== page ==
As we watched the evening news together (as is our custom), Jolynn and I were sitting together on the couch holding hands. Halfway through the broadcast, Jolynn shook her hand loose and asked, “Are you upset?”
Her question was spot on. I was upset. I was downright angry at some of the things being reported on the newscast. I had been squeezing her hand so tightly that it hurt! She stared at me for a moment and then queried, “Do we need to turn it off so that you don’t have a heart attack?”
12 Therefore, as God’s choice, holy and loved, put on compassion, kindness, humility, gentleness, and patience. 13 Be tolerant with each other and, if someone has a complaint against anyone, forgive each other. As the Lord forgave you, so also forgive each other. 14 And over all these things put on love, which is the perfect bond of unity.”
As I read the words from our bedside Bible, I was struck by the Christian difference. I was also humbled, brought up short, and struggling with my own repentance. “Put on compassion, kindness, humility, gentleness, and patience.” Christians are a people who, as a part of their regular daily living, exhibit compassion, kindness, humility, gentleness, and patience. Instead of putting them on, I had taken them off while I watched the news!
In our deeply divided nation and church, this Christian difference in behavior is striking. It is also desperately needed as a witness to America. Such behavior stands out as markedly different from common reaction to the evening news and to events which swirl around us. The feeling of being out of control; the perception of impinging dystopia; the rollercoaster whiplash of emotions; all of this and more toss us away from kindness, gentleness and patience with those we find ourselves in disagreement with. Simultaneously, such emotional chaos desperately cries out for the very Christian difference which was so noticeable in the early Christian movement.
Recently, I have been reading Margaret Wheatley’s fascinating book Who We Choose to Be? Wheatley calls for leaders to 1) face reality, 2) claim leadership, and build islands of sanity. In her work, she quotes Plato: “A system of morality which is based on relative emotional values is a mere illusion, a thoroughly vulgar conception which has nothing sound in it and nothing true.” (Plato, Phaedo, taken from Who We Choose to Be? by Margaret Wheatley, p. 81)
Earlier in the book, she had noted the growing chaos (and possible impending collapse) commenting, “A culture focused on individual freedom can only result in narcissism, polarization, conflict, estrangement, and loneliness,” and then adding, “what is the meaning of life when it’s all about me?” (Margaret Wheatley, Who We Choose to Be?, p. 69)
While she writes from a Buddhist-influenced perspective, it is reminiscence of Dallas Willard’s The Great Omission. Willard calls for the living out of life in Christ (emphasis deliberately added!) through practiced obedience. “Christ living in you, the hope of glory.” (Colossians 1:27)
It is this sense of being “in Christ” which leads to a Christian difference exposed in the practices of “compassion, kindness, humility, gentleness, and patience” resulting in tolerance and forgiveness (while never evoking moral indifference). Willard comments, “The substance of obedience is the only thing that can overcome the divisions imposed by encrusted differences in doctrine, ritual, and heritage. The lamp that is aglow in the obedient life will shine. The city set on the hill cannot be hid. (The Great Omission: Reclaiming Jesus’s essential teachings on Discipleship, p. 77; emphasis in the original)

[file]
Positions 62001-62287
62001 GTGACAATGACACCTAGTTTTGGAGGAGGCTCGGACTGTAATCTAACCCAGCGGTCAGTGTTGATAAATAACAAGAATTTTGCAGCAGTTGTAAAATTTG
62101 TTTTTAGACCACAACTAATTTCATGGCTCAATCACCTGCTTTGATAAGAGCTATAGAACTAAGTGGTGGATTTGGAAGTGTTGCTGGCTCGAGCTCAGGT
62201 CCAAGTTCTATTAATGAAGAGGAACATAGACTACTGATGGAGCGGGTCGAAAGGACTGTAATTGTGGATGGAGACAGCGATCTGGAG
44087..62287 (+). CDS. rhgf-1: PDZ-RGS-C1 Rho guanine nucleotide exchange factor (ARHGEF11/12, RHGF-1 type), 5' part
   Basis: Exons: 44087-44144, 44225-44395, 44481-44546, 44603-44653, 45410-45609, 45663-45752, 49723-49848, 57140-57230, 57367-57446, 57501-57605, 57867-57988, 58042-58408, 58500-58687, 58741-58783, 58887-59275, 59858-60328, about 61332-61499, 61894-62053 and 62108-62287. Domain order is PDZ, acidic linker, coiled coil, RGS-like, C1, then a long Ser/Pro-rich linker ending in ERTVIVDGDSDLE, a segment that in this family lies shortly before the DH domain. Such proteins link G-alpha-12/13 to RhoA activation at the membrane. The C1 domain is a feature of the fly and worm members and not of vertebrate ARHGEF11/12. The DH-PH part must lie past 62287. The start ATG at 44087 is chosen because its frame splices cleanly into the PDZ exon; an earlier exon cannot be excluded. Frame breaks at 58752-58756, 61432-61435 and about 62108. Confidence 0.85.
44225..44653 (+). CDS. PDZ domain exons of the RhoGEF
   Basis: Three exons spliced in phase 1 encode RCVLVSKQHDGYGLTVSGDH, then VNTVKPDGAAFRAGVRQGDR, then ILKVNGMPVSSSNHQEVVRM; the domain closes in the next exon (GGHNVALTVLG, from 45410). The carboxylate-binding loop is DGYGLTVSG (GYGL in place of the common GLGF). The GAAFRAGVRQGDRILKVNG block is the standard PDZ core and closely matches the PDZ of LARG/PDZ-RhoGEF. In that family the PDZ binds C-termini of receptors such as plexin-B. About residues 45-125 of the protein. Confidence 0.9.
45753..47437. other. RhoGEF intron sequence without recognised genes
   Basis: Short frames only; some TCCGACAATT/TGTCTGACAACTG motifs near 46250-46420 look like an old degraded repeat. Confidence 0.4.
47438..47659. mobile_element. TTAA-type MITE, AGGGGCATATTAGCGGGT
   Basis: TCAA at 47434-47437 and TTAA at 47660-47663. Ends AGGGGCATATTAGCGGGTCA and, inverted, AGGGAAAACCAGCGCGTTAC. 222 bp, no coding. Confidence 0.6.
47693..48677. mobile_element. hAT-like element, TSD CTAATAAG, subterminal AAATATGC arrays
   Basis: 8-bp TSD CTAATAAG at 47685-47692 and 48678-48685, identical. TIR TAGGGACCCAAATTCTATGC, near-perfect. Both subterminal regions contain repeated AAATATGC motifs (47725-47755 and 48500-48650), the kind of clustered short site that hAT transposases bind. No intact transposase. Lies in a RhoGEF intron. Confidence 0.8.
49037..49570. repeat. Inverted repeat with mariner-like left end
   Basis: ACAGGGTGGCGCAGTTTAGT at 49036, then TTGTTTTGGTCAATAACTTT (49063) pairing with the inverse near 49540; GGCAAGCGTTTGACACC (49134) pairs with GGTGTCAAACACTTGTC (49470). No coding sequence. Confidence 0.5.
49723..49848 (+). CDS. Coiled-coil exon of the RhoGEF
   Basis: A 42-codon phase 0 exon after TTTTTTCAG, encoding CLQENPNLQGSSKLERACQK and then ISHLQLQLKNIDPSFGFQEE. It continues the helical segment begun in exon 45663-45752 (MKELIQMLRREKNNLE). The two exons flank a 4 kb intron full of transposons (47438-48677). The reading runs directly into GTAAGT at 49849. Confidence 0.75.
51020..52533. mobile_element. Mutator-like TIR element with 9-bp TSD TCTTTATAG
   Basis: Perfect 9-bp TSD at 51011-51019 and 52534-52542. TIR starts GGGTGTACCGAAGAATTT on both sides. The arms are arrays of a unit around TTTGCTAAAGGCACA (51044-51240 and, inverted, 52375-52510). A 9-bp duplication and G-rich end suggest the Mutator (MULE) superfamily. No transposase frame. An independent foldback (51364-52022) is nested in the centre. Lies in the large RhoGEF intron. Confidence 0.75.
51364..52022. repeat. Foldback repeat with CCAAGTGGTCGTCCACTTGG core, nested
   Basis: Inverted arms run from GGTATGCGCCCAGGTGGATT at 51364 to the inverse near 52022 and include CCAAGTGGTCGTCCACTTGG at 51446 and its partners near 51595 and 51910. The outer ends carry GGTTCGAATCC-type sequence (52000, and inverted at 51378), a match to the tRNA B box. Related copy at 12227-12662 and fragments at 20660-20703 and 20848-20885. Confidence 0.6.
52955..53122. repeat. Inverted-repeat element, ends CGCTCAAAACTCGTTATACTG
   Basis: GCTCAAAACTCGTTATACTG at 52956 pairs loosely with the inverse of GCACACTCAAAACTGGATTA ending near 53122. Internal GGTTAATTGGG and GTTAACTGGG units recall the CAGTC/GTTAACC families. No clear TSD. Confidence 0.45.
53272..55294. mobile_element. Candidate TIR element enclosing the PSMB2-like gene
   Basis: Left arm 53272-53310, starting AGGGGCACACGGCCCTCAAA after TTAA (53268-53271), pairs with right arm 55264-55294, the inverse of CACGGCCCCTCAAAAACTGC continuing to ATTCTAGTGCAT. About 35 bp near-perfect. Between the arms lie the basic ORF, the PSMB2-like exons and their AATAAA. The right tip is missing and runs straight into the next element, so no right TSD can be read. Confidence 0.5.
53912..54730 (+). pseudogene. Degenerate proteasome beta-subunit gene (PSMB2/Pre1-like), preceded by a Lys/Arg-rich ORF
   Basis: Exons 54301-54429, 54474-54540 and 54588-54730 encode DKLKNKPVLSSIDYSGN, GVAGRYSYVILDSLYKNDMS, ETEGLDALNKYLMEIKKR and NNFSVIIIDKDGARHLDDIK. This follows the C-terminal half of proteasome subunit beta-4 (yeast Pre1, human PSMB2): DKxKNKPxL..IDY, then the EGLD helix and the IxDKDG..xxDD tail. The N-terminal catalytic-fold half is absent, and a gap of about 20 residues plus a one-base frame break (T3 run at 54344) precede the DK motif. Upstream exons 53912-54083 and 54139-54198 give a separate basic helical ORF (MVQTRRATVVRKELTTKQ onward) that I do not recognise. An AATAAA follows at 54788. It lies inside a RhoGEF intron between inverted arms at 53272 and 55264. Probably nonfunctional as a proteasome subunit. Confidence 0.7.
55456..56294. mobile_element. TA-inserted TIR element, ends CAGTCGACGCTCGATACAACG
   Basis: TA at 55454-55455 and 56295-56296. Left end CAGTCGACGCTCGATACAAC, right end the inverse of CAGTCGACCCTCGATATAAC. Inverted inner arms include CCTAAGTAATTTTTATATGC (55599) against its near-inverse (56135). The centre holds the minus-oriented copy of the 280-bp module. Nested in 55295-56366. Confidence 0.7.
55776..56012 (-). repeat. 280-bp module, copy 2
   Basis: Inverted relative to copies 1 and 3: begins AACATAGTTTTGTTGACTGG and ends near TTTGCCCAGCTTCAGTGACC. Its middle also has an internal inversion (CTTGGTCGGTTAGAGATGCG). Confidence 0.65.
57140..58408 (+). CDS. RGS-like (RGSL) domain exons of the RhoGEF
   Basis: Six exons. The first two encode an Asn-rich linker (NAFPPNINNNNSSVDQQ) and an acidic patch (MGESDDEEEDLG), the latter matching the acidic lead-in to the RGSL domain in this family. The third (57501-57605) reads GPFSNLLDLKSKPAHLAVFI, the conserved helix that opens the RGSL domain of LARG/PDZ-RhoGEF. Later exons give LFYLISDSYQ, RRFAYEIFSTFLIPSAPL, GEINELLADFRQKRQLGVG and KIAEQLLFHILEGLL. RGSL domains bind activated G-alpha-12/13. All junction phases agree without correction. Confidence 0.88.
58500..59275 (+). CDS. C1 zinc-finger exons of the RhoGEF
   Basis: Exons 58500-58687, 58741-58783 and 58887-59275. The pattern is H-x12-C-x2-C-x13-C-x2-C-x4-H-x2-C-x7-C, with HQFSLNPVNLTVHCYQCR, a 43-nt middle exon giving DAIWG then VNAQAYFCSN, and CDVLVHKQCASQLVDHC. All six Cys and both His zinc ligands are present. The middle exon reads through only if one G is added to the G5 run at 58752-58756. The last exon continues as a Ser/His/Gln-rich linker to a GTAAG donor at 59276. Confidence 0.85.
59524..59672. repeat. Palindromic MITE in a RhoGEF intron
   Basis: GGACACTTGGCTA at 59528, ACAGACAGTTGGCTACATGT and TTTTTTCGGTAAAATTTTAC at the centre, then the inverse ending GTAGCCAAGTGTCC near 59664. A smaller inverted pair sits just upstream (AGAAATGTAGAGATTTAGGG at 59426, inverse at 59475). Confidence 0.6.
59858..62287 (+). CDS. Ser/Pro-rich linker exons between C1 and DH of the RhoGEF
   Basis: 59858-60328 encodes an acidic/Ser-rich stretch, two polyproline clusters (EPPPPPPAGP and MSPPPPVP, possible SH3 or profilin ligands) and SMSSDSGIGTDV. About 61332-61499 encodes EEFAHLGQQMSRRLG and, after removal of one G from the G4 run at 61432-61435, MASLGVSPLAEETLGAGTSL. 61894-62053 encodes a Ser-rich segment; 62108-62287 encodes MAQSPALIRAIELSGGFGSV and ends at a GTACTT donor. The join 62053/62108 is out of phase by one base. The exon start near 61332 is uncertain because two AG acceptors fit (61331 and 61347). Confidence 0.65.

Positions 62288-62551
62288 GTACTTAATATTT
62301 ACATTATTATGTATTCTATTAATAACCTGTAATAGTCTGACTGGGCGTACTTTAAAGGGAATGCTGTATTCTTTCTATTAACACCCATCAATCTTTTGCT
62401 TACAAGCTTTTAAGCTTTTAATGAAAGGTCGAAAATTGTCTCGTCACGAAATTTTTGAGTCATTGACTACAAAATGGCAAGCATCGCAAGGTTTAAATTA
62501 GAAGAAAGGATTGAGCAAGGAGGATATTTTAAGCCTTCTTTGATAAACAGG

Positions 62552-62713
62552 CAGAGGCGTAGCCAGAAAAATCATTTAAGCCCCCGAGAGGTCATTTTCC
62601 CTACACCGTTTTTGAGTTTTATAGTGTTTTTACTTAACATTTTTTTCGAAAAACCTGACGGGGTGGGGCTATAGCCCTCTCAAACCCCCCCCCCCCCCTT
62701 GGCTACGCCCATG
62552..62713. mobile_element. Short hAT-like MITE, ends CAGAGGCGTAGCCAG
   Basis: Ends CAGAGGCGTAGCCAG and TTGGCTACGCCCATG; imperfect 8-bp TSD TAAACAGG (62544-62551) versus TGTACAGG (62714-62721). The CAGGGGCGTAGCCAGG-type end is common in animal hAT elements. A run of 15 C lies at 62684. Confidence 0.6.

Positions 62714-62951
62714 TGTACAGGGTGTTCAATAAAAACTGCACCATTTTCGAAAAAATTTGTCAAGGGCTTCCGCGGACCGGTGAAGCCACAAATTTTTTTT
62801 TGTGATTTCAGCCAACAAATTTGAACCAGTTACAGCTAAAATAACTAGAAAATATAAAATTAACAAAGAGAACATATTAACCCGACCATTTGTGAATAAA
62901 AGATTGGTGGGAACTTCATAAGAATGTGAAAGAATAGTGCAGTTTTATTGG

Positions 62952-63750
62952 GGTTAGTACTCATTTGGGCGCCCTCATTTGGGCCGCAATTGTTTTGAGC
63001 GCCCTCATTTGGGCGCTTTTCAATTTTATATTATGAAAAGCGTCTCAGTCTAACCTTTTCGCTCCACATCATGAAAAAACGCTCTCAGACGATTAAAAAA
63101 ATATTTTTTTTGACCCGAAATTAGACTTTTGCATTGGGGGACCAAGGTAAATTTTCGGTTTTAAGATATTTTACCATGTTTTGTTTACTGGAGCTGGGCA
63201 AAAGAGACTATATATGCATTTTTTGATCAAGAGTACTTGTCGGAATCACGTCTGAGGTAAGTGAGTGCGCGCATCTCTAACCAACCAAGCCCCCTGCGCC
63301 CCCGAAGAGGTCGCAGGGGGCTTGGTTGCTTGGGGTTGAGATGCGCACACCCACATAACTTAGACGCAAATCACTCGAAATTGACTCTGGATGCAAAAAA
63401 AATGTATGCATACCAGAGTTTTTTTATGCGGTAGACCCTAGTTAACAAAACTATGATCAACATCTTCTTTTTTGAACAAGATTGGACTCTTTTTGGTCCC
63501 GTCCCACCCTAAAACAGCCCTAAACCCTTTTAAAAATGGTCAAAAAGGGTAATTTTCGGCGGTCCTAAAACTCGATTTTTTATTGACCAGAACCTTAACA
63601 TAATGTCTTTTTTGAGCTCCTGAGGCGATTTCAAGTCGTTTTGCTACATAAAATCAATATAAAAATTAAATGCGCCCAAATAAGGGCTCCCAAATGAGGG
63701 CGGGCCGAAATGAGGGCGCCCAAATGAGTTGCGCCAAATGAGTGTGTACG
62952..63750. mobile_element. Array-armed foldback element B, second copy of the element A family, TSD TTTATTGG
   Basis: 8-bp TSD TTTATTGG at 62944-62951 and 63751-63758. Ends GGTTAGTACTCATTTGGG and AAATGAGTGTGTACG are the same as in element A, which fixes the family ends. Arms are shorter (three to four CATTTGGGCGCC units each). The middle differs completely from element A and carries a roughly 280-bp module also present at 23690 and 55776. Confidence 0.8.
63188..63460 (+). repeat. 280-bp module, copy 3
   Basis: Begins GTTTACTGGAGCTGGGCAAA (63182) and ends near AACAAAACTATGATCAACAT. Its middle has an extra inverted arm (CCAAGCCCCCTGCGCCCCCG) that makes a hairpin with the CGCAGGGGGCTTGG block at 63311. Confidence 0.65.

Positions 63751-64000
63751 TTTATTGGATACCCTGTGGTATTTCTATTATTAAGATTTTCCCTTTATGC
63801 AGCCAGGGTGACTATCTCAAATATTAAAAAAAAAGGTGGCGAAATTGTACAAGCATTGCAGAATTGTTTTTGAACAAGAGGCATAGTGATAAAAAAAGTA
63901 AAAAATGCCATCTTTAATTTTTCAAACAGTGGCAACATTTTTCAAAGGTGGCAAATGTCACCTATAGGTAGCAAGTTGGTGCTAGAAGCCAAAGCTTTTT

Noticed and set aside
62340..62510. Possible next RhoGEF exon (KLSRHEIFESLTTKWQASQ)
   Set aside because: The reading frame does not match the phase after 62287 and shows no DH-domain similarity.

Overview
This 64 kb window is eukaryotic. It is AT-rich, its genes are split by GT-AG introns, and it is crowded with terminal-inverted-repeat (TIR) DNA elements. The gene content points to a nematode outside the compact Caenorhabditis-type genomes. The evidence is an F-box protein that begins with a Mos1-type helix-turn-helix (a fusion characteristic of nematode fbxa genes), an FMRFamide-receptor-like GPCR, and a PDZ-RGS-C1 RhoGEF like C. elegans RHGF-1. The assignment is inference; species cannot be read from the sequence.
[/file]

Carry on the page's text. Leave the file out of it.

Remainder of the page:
Such obedient discipline is hard. To paraphrase Augustine - without God we cannot, without us God will not. This notion of life “in Christ” is at the heart of the Wesleyan understanding of sanctification. It never is a casual indifferentism.
Belief matters. Doctrine is important. Spiritual formation “in Christ” (and not in something or someone else!) is critical. Practice is essential! This is a major element of why early Methodists found Class and Band Meetings (small groups for spiritual formation and accountability) so essential.
J. D. Walt, in his marvelous devotional book on Colossians The Domino Effect, perceptively writes, “the gospel is more than simply telling people about Jesus. It is more than an explanation about Jesus. It is a demonstration of Jesus.”
He goes on to add, “The nature and character of the gospel do not tend to come through the deeds of a person who does not want to talk about Jesus.” Writing on Colossians 1:25-27, Walt notes that “The mystery, long hidden and now revealed, is not God with us. It is Christ in us. This was the vision from the start – the vision of Eden; not just God with us, but God in us.” (J. D. Walt, The Domino Effect, pp. 27, 30) This is the breath-taking Christian difference in our relationship to others, especially in our relationship to those we disagree with. It is the antidote to an anger induced heart attack while watching the evening news.
As I reflect on these and other readings, as I meditate on my own reaction (and over-reaction!) to the news of the day and events swirling around me (us!), the Apostle Paul’s admonition near the close of his letter to the Philippians comes back to mind.
8 From now on, brothers and sisters, if anything is excellent and if anything is admirable, focus your thoughts on these things: all that is true, all that is holy, all that is just, all that is pure, all that is lovely, and all that is worthy of praise. 9 Practice these things: whatever you learned, received, heard, or saw in us. The God of peace will be with you.” (Philippians 4:8-9)
Did you catch the phrasing? Focus, practice – words of concrete practical guidance. Now this is advice that is worthy of a New Year’s resolution. It is living the Christian difference.